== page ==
Entrepreneurs and marketers of South Florida got together last week (10/17) at The LAB Miami in Wynwood to join a conversation with John Santiago, CEO of Miami-based digital advertising agency M8, angel investor and founder of early-stage business incubation firm The Oven. The veteran digital marketer shared experiences and lessons learned along his successful journey in the digital advertising industry-leading teams in New York, Miami, and Argentina.
The discussion – part of the Brainfood Speaker Series, presented by Endeavor – was moderated by Andrew Quarrie, founder of the publishing platform Jurnid. Santiago spoke about embracing productive paranoia, running a business like a Jazz band, and using technology to empower citizens. He also explained why he cannot stomach the word “startup” and presented insights on challenges and opportunities faced by marketers and brands in what he coins as a consumers Connected Life and new customer journey. Check out some of the highlights of this conversation.
According to John Santiago, “the advertising industry is in the midst of enormous pressure to help brands add value rather than simply communicate with consumers” which generates some nervousness and excitement at the same time. To get started, the advent of voice-activated devices like Amazon Alexa, Google Home, and Apple HomePod created a new ecosystem of sorts that requires new tactics and business models. “We have to adapt the way brands interact with consumers and make it a valuable experience for them. Interruption will not be tolerated” he affirmed.
M8’s CEO highlighted the importance of brands finding a genuine place in conversations through such devices. They are controlled by a few and powerful tech companies which recently made surprising moves to fight competition. This is the case of Walmart and Target’s alliance to fight the giant Amazon. The latter, in turn, acquired Whole Foods and joined forces with Google.
“From product discovery to ordering and the complete fulfillment cycle, all done on one device with one or two competing companies, it’s pretty scary for someone like me who relies on an opportunity for my clients to add to the conversation,” explains Santiago. “We’re a technology-focused company figuring out the algorithms, the ways to influence how that discovery process is done. That’s going to be the biggest change in advertising and marketing in the next two years.”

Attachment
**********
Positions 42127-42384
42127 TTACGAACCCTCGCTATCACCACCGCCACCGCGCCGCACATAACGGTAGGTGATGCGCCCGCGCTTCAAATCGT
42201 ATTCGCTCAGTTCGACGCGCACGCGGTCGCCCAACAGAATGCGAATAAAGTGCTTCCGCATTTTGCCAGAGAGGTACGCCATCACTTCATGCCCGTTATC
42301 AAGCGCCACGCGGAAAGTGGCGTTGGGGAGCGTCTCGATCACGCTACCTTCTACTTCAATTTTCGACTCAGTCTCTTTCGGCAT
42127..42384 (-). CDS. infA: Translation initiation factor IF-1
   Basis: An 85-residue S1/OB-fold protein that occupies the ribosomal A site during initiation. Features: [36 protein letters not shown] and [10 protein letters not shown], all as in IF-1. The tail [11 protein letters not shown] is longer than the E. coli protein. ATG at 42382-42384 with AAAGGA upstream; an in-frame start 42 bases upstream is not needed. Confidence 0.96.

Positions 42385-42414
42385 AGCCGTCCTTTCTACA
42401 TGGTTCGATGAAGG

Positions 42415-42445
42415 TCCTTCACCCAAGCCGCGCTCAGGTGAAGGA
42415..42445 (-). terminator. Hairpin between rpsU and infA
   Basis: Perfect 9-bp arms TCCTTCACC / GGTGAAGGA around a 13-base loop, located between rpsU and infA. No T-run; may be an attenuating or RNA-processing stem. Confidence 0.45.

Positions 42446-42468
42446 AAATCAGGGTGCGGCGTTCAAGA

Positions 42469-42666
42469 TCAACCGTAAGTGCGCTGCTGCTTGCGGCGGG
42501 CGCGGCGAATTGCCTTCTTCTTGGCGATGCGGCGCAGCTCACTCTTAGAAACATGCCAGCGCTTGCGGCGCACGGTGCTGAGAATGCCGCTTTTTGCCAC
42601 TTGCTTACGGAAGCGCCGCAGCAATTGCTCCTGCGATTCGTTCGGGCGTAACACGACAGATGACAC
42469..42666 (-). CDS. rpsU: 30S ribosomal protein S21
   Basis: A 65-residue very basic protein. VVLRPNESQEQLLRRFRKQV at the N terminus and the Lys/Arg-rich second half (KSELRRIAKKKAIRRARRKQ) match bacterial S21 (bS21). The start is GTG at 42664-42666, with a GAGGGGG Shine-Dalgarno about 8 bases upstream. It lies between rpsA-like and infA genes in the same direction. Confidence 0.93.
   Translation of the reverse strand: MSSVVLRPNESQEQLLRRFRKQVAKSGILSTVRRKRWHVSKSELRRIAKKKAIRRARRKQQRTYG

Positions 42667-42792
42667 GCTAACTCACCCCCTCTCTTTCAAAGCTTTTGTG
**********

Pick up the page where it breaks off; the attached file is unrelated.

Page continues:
The CEO also reinforced that the traditional approach to communications, marked by intrusive ads and interruptions, is no longer tolerated. “I don’t want people to be pissed-off with the brands we work with. We’ve got to find better ways to do that. We have to be better.”
Considering that more than 55% of product searches in the U.S. originate in Amazon, Santiago affirmed that this is “the” platform to watch out for now. “If you already know the product you want to search for, you’re no longer going to your Google browser. You’re going directly to Amazon.com because you know you’re going to be able to purchase it directly on the platform and, with Amazon Prime, you’re going to get it delivered in 24 hours, which is an incredible user experience.”
According to Santiago, Amazon is “the last mile of a purchase” but, despite this dominance and competitive advantage, there is a real opportunity for marketers and brands to influence purchases in the giant’s ecosystem. “A very large part of advertising and marketing is influencing the additions of the shopping cart and the reviews that help people purchase. We’re getting great at how somebody purchases one item and a second recommendation comes up, influencing that second purchase that up sells the shopping cart.”
From the CEO’s perspective, the word startup carries a negative connotation because it refers to the initial stage of an enterprise. Any entrepreneur pitching The Oven should present a vision of where the proposed business is expected to go, as well as the plan and KPIs to get there. “I just believe that entrepreneurs sell themselves short by using the word startup. Any entrepreneurs that I work with, I want them to move quickly past the term startup and get to the word business.”
He compares owning a business to running a marathon. “It’s easy to start a business and everybody gets to mile 20 and then hits the wall of adversities. If you believe in what you are invested in you prepare to face adversity and the pain, persevere and push through. If you can’t, there’s nothing wrong with it. Just be surrounded by people who support you and maybe they can give you a push when you’re not feeling strong enough.”
Another advice given by Santiago was the importance of enduring failure. “I don’t mind failure at all. Failure is not the end. It’s something you practice. As an entrepreneur, be ok with the idea that your business plan or model may change. Things are going to happen and you have to be able to make changes on the fly.”